Sam Bankman-Fried’s father, Joe Bankman, moaned about being paid $200,000 a year in salary and expected to make $1 million, while FTX accuses him and his wife of siphoning $10 million from the company
- Joe Bankman, 68, complained that his salary from bankrupt crypto exchange platform FTX was one-fifth of what he expected, court filings reveal
- He asked his wife Barbara Fried to “lobby” their son to increase his salary, lawyers say
- Within months, they reportedly received $10 million and a house in the Bahamas worth $16.4 million
Sam Bankman-Fried’s father lamented that his $200,000 salary from his son’s now-bankrupt crypto platform was a fraction of the $1 million he expected, according to court documents.
Details of Joe Bankman’s complaint were laid out in a Delaware lawsuit alleging that he and his partner Barbara Fried used their influence at FTX to enrich themselves to the tune of millions of dollars.
Joe, 68, is said to have emailed FTX in January 2022 to complain that his salary was a fifth of what he expected.
The Stanford University law professor complained that he was paid about $16,500 a month when he expected $80,000.
He took his complaint to his son, before calling in his mother and telling him: ‘Gosh Sam, I don’t know what to say here. This is the first (I) heard of the 200,000 per year salary! I’m putting Barbara on this.’
Joe Bankman is a tax law professor at Stanford University and was a formal employee of FTX prior to its collapse.
Weeks later, the couple received $10 million from Alameda Research, FTX’s sister hedge fund, also founded by their son, according to the lawsuit, while within three months they signed over the deed to a $16.4 million home in the Bahamas.
Lawyers claim Joe essentially used Stanford University law professor Barbara, 71, to “lobby” their son to increase their salaries.
Barbara is also accused of helping her son “avoid or even violate federal campaign finance disclosure rules” surrounding his political donations.
Meanwhile, Joe reportedly siphoned $5.5 million in donations to Stanford University to “ingratiate himself” with his employer, while “showering” his family and friends with gifts.
The couple is further accused of helping to cover up complaints from the crypto exchange’s former lawyer.
Law professor Barbara Friend has been accused of helping her son mismanage FTX funds to siphon off millions of dollars to enrich himself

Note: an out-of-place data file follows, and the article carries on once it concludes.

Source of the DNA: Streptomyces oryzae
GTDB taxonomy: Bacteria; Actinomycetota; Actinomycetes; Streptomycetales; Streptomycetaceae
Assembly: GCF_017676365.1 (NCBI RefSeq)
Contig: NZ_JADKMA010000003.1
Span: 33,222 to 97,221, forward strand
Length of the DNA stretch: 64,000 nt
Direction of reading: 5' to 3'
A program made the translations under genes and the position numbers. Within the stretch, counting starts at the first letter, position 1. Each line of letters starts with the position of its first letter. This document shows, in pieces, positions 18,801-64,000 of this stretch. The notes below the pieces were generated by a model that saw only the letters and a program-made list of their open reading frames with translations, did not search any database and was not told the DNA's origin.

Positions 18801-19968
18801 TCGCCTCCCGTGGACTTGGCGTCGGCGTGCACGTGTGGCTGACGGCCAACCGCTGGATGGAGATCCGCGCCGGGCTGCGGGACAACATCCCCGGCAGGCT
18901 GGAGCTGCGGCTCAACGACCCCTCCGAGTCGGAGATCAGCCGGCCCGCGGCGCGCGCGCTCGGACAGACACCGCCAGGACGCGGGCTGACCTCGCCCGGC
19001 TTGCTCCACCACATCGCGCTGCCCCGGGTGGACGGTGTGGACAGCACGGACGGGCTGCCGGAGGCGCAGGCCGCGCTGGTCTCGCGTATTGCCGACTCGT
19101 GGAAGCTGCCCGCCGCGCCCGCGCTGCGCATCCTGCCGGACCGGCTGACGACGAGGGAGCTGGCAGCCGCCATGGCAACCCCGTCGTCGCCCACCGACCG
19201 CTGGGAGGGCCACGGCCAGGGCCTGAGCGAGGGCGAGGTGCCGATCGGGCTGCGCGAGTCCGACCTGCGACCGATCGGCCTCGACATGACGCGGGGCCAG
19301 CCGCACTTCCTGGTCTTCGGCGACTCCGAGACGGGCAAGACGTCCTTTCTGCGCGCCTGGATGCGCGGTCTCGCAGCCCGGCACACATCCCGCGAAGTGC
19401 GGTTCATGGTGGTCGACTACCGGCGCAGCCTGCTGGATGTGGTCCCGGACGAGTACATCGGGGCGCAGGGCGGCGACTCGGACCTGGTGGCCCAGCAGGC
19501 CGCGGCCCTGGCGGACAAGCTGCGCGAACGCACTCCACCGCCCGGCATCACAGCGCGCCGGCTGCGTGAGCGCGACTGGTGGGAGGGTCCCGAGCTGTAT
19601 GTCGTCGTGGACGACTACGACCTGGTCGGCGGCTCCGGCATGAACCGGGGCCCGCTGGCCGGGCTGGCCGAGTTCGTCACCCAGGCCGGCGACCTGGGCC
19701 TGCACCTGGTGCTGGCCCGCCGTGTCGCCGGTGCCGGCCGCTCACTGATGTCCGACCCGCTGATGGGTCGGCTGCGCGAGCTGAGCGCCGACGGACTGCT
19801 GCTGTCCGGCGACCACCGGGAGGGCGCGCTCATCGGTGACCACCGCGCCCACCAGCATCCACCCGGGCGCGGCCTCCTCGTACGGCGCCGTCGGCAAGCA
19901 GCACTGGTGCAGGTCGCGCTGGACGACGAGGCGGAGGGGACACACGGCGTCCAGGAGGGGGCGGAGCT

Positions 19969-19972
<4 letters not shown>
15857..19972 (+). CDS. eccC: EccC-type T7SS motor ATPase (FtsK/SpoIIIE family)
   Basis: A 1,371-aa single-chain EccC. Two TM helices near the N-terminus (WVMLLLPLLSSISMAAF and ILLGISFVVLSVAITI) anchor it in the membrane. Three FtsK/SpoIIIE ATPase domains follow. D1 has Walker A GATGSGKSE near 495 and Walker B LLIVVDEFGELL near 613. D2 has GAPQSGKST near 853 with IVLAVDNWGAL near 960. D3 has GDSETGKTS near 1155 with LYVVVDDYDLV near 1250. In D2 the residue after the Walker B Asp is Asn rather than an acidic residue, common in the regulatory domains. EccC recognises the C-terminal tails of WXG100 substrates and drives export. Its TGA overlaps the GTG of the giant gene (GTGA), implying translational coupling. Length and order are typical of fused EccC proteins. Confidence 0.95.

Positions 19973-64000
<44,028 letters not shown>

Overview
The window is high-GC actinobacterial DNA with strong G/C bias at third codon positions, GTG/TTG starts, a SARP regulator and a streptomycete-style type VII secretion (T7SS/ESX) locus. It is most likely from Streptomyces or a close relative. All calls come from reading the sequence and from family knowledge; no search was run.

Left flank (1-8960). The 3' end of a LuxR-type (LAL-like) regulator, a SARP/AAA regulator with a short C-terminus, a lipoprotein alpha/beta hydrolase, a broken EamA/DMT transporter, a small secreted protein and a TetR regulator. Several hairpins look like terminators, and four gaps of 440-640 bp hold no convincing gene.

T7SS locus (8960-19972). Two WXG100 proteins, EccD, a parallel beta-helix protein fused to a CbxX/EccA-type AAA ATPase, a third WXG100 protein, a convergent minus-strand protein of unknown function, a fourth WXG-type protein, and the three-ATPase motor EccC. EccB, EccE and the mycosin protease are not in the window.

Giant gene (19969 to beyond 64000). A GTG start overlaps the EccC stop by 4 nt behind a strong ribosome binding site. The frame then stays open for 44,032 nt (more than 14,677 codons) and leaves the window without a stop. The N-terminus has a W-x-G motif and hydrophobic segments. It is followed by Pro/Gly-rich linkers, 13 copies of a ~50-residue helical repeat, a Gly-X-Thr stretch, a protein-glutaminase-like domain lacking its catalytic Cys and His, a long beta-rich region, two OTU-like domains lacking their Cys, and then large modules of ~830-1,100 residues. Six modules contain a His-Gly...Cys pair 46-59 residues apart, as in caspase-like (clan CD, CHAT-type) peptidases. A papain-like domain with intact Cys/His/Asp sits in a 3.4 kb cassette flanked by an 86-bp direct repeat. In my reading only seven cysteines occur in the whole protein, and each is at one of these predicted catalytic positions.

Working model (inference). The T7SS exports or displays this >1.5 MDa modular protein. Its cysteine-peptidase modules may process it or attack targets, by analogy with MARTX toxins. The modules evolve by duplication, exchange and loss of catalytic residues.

$16.4 million: The sprawling property in Old Fort Bay, the luxury gated community where records show Bankman-Fried’s parents owned a “vacation home”
The lawsuit alleges that the couple “either knew — or ignored bright red flags that revealed — that their son, Bankman-Fried, and other FTX Insiders were orchestrating a major fraudulent scheme.”
A statement from the couple’s lawyers denied all the allegations, saying they are “completely false.”
Sean Hecker, counsel for Joe, and Michael Tremonte, counsel for Barbara, said, “This is a dangerous attempt to intimidate Joe and Barbara and undermine the jury trial just days before their child’s trial begins. These claims are completely false.
‘Mr. Ray and his vast team of lawyers, who collectively rack up countless millions of dollars in fees while giving relatively little back to FTX clients, know better.
Stanford University said in a statement that the institution will refund the money “in its entirety.”
Dee Mostofi, spokesperson for the university, said: “Stanford received gifts from the FTX Foundation and FTX-related companies, largely for pandemic-related prevention and research.
Sam Bankman-Fried, 31, is currently in jail awaiting trial
“We have been in discussions with lawyers for the FTX debtors to recover these gifts and we will refund the money in full.”
Bankman-Fried is currently jailed and awaiting trial on federal charges of money laundering and fraud in connection with the disastrous collapse of FTX.
He was at the helm of the crypto platform when it filed for bankruptcy protection after a run on deposits exposed a whopping $8 billion hole in the exchange’s accounts.
Shortly thereafter, Bankman-Fried was indicted by federal prosecutors in Manhattan.
The trial against the 31-year-old will start on October 3. He has pleaded not guilty.